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TITLE

The Secret Life of Words: English Words and Their Origins

AUTHOR

Anne Curzan
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English is changing all around us. We see this in new words such as “bling” and “email,” and from the loss of old forms such as “shall.” It’s a human impulse to play with language and to create new words and meanings—but also to worry about the decay of language. Does text messaging signal the end of
“pure English”? Why do teenagers pepper their sentences with “like” and “you know”?

By studying how and why language changes and the story behind the everyday words in our lexicon, we can learn a lot about ourselves—how our minds work and how our culture has changed over the centuries.

Beyond this, words are enormously powerful. They can clarify or obscure the truth, set a political agenda, and drive commercial enterprises. They have the power to amuse and to hurt. They can connect us to each other or drive us apart. Sometimes words are unsayable, and other times words fail us completely because, for all the vibrancy and breadth of English, we still have major gaps in the lexicon.

In The Secret Life of Words: English Words and Their Origins, you’ll get a delightful, informative survey of English, from its Germanic origins to the rise of globalization and cyber-communications. Award-winning Professor Anne Curzan of the University of Michigan approaches the subject like an archaeologist, digging below the surface to uncover the story of words, from the humble “she” to such SAT words as “conflagration” and “pedimanous.”

All recent publications by Anne Curzan

  • How Conversation Works: 6 Lessons for Better Communication
  • The Secret Life of Words: English Words and Their Origins
  • Contours of English & English Language Studies (Tribute to Richard W. Bailey:)
  • First Day to Final Grade, Second Edition: A Graduate Student's Guide to Teaching
  • How English Works: A Linguistic Introduction (3rd Edition)
  • How English Works: A Linguistic Introduction

All publications by Anne Curzan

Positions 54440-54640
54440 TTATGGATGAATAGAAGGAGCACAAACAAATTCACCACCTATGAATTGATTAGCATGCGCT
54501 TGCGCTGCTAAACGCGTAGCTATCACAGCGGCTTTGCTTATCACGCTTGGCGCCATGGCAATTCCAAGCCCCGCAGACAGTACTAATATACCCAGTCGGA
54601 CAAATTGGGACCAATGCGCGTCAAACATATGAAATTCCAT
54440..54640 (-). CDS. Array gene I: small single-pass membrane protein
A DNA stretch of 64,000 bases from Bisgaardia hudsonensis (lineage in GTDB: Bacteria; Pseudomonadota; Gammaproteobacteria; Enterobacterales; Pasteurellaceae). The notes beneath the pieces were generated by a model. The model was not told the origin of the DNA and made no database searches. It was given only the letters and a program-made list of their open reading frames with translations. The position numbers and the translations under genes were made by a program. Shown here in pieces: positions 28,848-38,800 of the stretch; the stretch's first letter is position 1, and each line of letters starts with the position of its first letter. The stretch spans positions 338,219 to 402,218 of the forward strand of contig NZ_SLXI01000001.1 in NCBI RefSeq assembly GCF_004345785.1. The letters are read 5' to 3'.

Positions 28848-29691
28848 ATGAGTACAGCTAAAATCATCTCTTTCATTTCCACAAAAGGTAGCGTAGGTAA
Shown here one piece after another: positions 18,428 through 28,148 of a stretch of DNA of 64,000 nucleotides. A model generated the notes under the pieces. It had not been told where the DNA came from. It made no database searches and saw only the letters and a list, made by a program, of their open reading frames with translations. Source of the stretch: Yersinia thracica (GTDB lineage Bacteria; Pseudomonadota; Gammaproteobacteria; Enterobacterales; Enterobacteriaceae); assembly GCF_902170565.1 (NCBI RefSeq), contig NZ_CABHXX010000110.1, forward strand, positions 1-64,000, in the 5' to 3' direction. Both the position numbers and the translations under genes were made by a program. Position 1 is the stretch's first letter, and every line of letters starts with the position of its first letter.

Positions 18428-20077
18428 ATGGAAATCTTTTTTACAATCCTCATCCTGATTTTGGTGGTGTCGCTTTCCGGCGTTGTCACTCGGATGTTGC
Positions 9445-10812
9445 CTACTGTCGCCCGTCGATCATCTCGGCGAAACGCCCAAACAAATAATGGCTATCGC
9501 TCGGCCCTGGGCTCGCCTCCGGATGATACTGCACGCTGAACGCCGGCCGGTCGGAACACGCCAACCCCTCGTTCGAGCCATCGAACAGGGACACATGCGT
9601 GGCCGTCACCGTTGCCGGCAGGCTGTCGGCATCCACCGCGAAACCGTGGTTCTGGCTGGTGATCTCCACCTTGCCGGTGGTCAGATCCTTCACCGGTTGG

How English Works: A Linguistic Introduction, with Michael Adams (Pearson Longman, 3rd ed., 2012); First Day to Final Grade: A Graduate Student's Guide to Teaching, with Lisa Damour (University of Michigan Press, 3rd ed., 2011); Contours of English and English Language Studies (an edited volume; University of Michigan Press, 2011); Studies in the History of the English Language II: Unfolding Conversations (an edited volume; Mouton de Gruyter, 2004); Gender Shifts in the History of English (Cambridge University Press, 2003); "Says Who? Teaching and Questioning the Rules of Grammar," PMLA (2009); "Corpus-based Approaches to the History of English," The Blackwell Companion to the History of the English Language (2008); "Corpus Linguistics and Historical Linguistics:  Evidence of Language Change," The Handbook of Corpus Linguistics (Mouton de Gruyter, 2008); "The Importance of Historical Corpora, Reliability, and Reading," with Chris C. Palmer, Corpus-Based Studies in Diachronic English (Peter Lang, 2006); "Spelling Stories: A Way to Teach the History of English" & "Opening Dictionaries to Investigation," Language in the Schools (Lawrence Erlbaum, 2005); "Addressing Ideologies arouind African American English," with Alicia Beckford Wassink, Journal of English Linguistics 32.3 (2004); "The Politics of Teaching Standard English," Journal of English Linguistics 30.4 (2002); "The End of Modern English?" American Speech 75.3 (2000); "Lexicography and Questions of Authority in the College Classroom," Dictionaries 2 (2000);"Historical Corpora in the Classroom," Journal of English Linguistics 28.1 (2000); "The Compass of the Vocabulary," Lexicography and the OED: Pioneers in the Untrodden Forest, (Oxford UP, 1999); "Gender Categories in Early English Grammars: Their Message to the Modern Grammarian," Gender in Grammar and Cognition, (Mouton de Gruyter, 1999); "Third-Person Pronouns in The Peterborough Chronicle," Neuphilologische Mitteilungen 97.3 (1996).

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